I can do a trendline without doing any math at all. But even if you run a polynomial formula to produce a trendline, the numbers you enter into the formula are exactly what I said, manipulated plotted data, not math and those same numbers will produce entirely different looking trendlines depending on which formula you use. The bottom line is, temperature data, plotted or not, is NOT math.
Trendline s are typically created via mathematical formulas. Least squares, moving averages…
Are you claiming that our current trend is not increasing temperatures? Going back 20, 50, 100 years?
No, I am not claiming that. How on earth did you get that from my post?
Well you seemed to be arguing against a positive slope trendline. If I was inferring incorrectly, please advise.
4th warmest year on record. Record fires in California and Australia. But yeah- nothing to see here.
Acknowledging facts would mean Al Gore is right- and Al Gore is an evil lib so therefore Global warning isnt happening- or some sort of pretzel logic like that.
I haven’t argued for or against a positive slope (presuming you mean a linear trendline) trendline. But the slope varies with time and with the limits on the data so the answer varies as well. it is pointless for you to keep asking me the question “is it warming” when there are so many variables behind that question.
Well, the slope doesn’t vary for a linear trendline but I know what you are trying to say.
You seem quite hesitant to just say it is warming. On other threads you have said nobody is disputing that the climate is warming. Now you seem reluctant to agree to that.
You must have missed this:
“If you turn up your thermostat one degree every day for a week, every day following that will be among the warmest. More directly on point, it warmed significantly from 1976 to 1998. Since that time however, the warming has been slight if at all. Yet because the temperature was high in ‘98 and hasn’t fallen, each year in this century is in record territory. It’s an artifact of simple math.”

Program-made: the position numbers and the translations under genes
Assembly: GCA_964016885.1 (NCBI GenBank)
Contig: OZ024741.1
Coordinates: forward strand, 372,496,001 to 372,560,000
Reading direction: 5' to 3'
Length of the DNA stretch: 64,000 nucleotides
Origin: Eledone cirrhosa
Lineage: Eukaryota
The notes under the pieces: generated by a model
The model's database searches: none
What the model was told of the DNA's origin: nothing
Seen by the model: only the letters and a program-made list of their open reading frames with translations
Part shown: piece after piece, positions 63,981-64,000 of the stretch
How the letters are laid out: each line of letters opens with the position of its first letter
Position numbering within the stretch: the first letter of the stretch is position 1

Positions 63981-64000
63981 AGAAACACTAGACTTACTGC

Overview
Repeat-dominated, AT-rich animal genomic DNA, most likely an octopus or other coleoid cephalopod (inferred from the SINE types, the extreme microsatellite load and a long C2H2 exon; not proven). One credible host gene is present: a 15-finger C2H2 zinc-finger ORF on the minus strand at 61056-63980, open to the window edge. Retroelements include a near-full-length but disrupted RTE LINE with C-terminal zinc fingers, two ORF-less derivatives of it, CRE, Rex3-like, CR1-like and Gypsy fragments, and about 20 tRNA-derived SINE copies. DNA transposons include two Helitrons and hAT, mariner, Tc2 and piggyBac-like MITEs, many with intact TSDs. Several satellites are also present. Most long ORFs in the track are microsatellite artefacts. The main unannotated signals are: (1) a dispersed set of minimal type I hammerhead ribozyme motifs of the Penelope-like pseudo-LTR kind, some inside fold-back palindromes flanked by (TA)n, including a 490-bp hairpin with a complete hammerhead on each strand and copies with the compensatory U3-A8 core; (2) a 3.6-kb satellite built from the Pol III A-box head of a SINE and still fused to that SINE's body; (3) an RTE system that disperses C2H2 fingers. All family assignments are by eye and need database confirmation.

And the record of fires in California and Australia is painfully short compared to climate records. California, for example, has just experienced the wettest century (the 20th) in 7000 years. Geologically, they have experienced numerous droughts that were more severe and which lasted up to 100 years. You have absolutely no idea what forest fires were there during those eras.
So your logic states that if at some point in Earths history it was warmer or there was flooding, then it doesn’t matter if California and Australia are experiencing modern record forest fires now?
Using the same logic, a climate denier would state- well you know meteors have happened historically so we shouldn’t worry about the current meteor threatening life on Earth.
Just stating the facts. Neither are the temperatures nor the fires anything new.
Sure- neither are extinction level meteors.
But what happened geologically has no bearing on how a current rapid rise in temperatures is leading to a massive threat to modern humans.
Hmm, why do you always reference 1998? Why not 1997? Why not 1996?
Why do AGW deniers always, by pure random chance, use 1998 as their point of reference?
Of course it has a bearing. It gives us a better perspective on what is “normal” than simply looking at what you have observed in your brief lifetime.
Some analysises do reference 1996 as the end of the rapid increase since the mid 70s, calling the higher peak in ‘98 an extreme El Niño event rather than part of that trend. Regardless of which year you use, the global temperature has fluctuated slightly higher and lower than that mark since.
This is called cherry picking and why no one in any legitimate attempt to review the data would look at any year in particular but five year averages.
And when you do that, the warming has indeed continued apace since 1998.
It is not cherry picking, it’s called looking at the plotted data and estimating where the brake in the slope of the rate of change is. As I said, I could not care less if you use ‘96, ‘97, or ‘98 as that break point, the analysis is the same. And using five year running averages doesn’t change it either. All that does is moderate the extremes, it doesn’t change the slope.
It’s cherry picking and it’s been done by the denier community for a decade now. You don’t see it very much anymore because. After the last 5 years it’s no longer true.
Use any “break point” you want, tell me what the slope is if you’re claiming it’s chanfed.
And you are bound and determined to make a case out of nothing. The 1996 “break point” comes from NOAA, NASA and every other government climate related agency around the world. Do you remember the big “hide the decline” todo? That was when they first began to talk about the slower rate of warming and that is the year they chose to use.
Borgia and I were having no trouble understanding what each of us was saying. So why don’t you move on instead of arguing about something as dumb as what year someone uses for a particular response to someone else’s question.
I have only seen AGW deniers use 1998 as their reference. Tell you what, source your data and I will plug into Excel to see if using 1996 creates a flat linear fit.
Yes, I recall hearing about the “pause” quite a bit. Not so much anymore.